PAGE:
First, there must be a very short fuse for Bashar Assad to turn over the weapons. And when he does, there must be full and strong verification, including the immediate admittance into Syria of internationally respected experts on chemical weaponry.

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If Russia is sincere and Syria plans to comply, the experts can arrive within hours or days, and the turnover can be completed within a week to 10 days. This position — expeditious action and full verification — should be non-negotiable, and it has been emphasized by President Obama, Secretary of State John KerryJohn Forbes KerryShould President Trump, like President Obama, forsake human rights in pursuit of the deal with a tyrant? GOP Senate report says Obama officials gave Iran access to US financial system Democrats conflicted over how hard to hit Trump on Iran MORE, former Secretary of State Hillary ClintonHillary Diane Rodham ClintonWhat did Peter Strzok do? The strategic blunder of ‘Trump-as-Hitler’ Races to watch in Tuesday’s primaries MORE and Sen. John McCainJohn Sidney McCainMulvaney aims to cement CFPB legacy by ensuring successor's confirmation Trump mocks McCain at Nevada rally Don’t disrespect McCain by torpedoing his clean National Defense Authorization Act MORE (R-Ariz.), among others. It is not necessary to trust anyone; it is necessary to verify everything. 

Second, let's be clear about what is happening. Russian President Vladimir Putin suggested this plan because he came to believe in the credible threat that the U.S. would spearhead a targeted and focused military strike against the Syrian capacity to use chemical weapons again. It is immaterial whether Putin believed Congress would ultimately pass the resolution or that Obama would take military action regardless of congressional votes. If Putin had concluded that Congress would refuse to act and Obama would then decline to act, he would never have made this proposal.

Had the opponents of all military options prevailed, Putin and Syria would have gladly accepted their triumphant victory over our lack of will. This is why I have so strongly praised both Republican and Democratic leaders who joined in the call to act. House Speaker John BoehnerJohn Andrew BoehnerFormer top Treasury official to head private equity group GOP strategist Steve Schmidt denounces party, will vote for Democrats Zeal, this time from the center MORE (R-Ohio), House Democratic leader Nancy Pelosi (Calif.), House Majority Leader Eric CantorEric Ivan CantorThe Hill's Morning Report — Sponsored by CVS Health — Trump’s love-hate relationship with the Senate Race for Republican Speaker rare chance to unify party for election Scalise allies upset over Ryan blindside on McCarthy endorsement MORE (R-Va.), Senate Majority Leader Harry ReidHarry Mason ReidAmendments fuel resentments within Senate GOP Donald Trump is delivering on his promises and voters are noticing Danny Tarkanian wins Nevada GOP congressional primary MORE (D-Nev.) and McCain performed a huge service to American security, America's deterrent capability and the cause of nonproliferation of chemical weapons by their steadfast position.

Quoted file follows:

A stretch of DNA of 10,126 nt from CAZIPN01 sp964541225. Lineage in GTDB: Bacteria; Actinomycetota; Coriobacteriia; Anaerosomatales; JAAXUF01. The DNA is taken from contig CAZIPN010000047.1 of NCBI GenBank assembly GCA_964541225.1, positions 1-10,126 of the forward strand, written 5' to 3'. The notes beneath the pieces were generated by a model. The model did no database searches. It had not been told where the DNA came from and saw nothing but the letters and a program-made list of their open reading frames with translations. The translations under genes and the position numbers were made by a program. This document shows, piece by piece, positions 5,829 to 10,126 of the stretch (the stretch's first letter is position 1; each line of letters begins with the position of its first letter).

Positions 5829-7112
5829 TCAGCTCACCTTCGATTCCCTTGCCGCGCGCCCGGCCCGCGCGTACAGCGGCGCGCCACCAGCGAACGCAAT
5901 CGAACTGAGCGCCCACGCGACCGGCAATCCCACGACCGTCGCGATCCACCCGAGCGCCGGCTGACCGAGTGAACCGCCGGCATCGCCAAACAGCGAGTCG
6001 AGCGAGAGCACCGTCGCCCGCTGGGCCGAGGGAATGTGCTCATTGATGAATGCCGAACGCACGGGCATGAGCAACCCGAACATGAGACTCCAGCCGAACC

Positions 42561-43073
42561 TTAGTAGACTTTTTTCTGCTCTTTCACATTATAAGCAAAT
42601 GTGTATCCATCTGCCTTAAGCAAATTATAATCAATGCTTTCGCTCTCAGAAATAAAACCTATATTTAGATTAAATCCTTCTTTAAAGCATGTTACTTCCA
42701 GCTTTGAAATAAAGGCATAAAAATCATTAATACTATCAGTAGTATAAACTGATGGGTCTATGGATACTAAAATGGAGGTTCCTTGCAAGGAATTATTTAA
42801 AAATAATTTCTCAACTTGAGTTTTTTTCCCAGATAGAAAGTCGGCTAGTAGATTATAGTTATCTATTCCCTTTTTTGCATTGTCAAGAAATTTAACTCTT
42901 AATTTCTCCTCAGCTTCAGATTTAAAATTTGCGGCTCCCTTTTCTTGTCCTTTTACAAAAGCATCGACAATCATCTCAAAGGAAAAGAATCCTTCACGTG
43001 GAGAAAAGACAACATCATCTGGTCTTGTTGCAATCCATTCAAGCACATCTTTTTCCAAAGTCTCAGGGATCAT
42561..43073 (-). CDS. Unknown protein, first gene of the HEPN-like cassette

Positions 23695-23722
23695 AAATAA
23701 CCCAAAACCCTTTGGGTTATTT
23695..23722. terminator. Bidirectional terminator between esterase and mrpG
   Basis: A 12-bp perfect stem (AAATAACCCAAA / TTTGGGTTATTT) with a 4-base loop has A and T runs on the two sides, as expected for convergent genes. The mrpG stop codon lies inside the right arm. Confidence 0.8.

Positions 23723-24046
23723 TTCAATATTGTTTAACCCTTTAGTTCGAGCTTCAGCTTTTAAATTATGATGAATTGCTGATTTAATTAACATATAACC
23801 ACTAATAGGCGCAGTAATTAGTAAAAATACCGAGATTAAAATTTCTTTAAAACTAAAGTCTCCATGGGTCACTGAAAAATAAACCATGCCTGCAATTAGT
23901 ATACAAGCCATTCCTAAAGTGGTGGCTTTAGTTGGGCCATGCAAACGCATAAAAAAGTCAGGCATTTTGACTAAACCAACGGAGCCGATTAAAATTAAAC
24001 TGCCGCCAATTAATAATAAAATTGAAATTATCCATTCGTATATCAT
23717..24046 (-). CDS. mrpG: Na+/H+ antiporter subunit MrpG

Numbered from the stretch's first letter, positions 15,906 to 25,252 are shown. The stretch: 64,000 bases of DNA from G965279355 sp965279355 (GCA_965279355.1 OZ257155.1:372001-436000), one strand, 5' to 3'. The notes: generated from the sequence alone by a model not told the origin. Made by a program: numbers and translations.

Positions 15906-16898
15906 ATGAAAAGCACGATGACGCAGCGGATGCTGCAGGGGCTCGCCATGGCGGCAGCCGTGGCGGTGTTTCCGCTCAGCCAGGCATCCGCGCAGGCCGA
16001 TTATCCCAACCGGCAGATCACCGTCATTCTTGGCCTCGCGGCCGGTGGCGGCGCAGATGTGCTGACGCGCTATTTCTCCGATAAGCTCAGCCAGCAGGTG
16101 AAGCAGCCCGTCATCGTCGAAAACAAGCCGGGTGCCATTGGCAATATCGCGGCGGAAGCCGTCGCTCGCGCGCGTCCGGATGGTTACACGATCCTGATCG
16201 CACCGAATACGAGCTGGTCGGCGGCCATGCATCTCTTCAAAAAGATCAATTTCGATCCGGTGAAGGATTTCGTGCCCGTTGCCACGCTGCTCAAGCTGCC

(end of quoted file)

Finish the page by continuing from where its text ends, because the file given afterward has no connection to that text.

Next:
Also, this is why I have praised the forcefulness and resolve of Kerry both in his strong approach to Syria and his Herculean efforts to bring Israelis and Palestinians together for a regional peace based on a two-state solution. 

And special commendations have been earned by President François Hollande of France, whose clarity and courage on the Syria matter are the acts of a world leader making a great contribution and having a crucial impact.

Let's be clear about this as well: The Russian plan may be a clever fraud to buy time for new mass murders by Syrian tyrants. I do not offer an opinion; the facts in coming days will speak for themselves. This is not a time for celebration; it is a time for clarity and resolve.

I would again urge members of the House and Senate to support giving the president the authority to employ targeted military force if diplomacy fails. This is the best way to help diplomacy succeed and to avoid actually having to employ military force, but we would make it clear to one and all that America is prepared to act with force if necessary.

It is not yet clear whether the Russian plan is the end of the beginning or the beginning of the end of chemical weapons in Syria, but one way or the other, mass murder by chemical weapons, a crime against humanity, must not be tolerated.